Friday, April 9, 2010

No, I'm Asking.

Which of the following statements do you agree with the most:

A) Ferris Bueller's Day Off is, in the words of the immortal Richard Roeper, "a story about a young man trying to help his friend gain some measure of self-worth. . . to show [him] that the whole world in front of him is passing him by, and that life can be pretty sweet if you wake up and embrace it."

B) Ferris Bueller's Day Off is the story of a privileged narcissistic sociopath who will lie and manipulate just to have a good time. Its story is a complete moral inversion, with Ferris as the "good guy," and dedicated, if exasperated, civil servant principal Rooney as the de jure "bad guy." It's status as a perceived classic of 80's teen comedy only goes to show how cunning a deceiver Ferris really is.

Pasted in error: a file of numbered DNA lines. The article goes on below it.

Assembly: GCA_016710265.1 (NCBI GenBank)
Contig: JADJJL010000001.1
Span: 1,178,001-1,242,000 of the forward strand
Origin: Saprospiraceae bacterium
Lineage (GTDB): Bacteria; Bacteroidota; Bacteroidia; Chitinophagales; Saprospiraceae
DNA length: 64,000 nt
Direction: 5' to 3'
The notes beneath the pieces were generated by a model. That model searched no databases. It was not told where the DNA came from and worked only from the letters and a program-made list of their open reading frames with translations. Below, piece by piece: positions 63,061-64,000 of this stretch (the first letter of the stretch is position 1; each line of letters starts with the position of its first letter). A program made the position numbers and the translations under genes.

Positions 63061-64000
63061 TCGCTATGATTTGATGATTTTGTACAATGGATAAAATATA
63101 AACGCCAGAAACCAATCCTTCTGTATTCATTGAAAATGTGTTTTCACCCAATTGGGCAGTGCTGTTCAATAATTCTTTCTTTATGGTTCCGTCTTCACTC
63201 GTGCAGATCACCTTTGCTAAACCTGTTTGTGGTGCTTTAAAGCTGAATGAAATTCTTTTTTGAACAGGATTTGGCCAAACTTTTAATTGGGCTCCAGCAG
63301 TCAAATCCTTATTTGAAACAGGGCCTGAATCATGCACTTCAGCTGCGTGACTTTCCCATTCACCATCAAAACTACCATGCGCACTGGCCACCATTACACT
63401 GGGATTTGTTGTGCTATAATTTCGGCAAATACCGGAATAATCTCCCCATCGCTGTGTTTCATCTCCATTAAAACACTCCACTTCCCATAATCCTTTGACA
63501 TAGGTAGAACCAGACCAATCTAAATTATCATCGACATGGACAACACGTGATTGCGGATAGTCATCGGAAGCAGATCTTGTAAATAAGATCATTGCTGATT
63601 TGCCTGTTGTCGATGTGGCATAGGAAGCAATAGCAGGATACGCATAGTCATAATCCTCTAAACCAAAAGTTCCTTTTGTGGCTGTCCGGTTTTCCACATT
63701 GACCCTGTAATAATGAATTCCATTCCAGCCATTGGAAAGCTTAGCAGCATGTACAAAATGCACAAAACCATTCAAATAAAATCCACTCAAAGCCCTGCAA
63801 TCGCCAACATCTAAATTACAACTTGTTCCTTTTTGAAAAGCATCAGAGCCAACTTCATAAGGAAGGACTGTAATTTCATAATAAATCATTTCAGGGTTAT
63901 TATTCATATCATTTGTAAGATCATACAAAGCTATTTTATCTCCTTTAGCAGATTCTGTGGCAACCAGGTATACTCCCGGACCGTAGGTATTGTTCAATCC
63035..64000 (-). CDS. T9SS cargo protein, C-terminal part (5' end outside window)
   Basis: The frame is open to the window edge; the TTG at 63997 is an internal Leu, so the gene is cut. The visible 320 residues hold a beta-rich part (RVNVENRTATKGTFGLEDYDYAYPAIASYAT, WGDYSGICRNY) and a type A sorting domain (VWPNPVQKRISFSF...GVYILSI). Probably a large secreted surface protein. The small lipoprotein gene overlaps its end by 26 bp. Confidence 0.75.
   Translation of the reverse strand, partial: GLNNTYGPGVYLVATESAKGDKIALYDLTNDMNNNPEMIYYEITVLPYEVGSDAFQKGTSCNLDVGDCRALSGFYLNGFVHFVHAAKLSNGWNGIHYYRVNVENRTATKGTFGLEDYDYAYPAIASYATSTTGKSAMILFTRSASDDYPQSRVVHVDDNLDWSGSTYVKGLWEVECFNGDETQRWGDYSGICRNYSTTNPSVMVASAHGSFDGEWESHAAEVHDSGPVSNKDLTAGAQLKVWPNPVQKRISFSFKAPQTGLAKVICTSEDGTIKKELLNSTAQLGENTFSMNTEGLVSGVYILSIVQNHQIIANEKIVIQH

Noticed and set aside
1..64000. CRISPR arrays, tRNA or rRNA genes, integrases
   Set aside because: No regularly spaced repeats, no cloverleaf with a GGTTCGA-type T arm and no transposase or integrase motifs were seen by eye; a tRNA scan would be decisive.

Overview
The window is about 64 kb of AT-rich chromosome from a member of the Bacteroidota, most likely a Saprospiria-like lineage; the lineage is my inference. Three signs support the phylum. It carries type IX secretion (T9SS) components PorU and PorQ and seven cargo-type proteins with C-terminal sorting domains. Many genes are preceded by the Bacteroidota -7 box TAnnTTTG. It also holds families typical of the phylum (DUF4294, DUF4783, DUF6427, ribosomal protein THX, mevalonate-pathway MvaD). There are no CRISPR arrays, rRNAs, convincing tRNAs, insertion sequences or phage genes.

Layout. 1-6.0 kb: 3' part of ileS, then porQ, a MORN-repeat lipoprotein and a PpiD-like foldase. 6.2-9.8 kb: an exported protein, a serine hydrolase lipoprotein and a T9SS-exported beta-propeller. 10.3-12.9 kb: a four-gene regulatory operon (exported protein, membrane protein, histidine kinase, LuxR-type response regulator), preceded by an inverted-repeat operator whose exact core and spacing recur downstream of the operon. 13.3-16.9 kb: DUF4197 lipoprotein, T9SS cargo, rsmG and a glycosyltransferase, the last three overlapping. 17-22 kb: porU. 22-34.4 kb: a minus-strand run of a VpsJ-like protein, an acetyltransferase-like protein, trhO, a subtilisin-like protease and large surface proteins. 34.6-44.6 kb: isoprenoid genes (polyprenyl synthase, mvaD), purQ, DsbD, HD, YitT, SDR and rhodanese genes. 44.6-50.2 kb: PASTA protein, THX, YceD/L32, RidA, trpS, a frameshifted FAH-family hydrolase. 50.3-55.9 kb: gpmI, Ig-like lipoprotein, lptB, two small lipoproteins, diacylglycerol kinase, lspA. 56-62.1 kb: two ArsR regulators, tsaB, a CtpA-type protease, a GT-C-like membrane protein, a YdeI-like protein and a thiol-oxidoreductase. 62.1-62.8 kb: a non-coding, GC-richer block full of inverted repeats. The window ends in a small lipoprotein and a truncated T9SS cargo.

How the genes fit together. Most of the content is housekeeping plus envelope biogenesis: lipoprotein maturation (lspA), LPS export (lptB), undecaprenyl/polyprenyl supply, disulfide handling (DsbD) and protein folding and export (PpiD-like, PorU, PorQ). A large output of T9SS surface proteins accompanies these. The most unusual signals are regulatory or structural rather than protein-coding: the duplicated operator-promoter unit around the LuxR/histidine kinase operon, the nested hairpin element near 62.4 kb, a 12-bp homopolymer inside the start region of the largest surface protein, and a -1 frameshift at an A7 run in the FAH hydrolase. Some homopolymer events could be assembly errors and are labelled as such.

C) Ferris Bueller is not a sociopath because, fundamentally, he is not a character at all-- he is an idea, a cipher onto which the film's teenage audience can graft their own selves. His world is not our world, but the world as we see it as adolescents, one of arbitrary rules imposed on those seeking only to enjoy life to its fullest. To hold Ferris Bueller up to the moral standards of our real world is absurd, and misses the point altogether.

D) It was all in Cameron's head.

E) Bueller?
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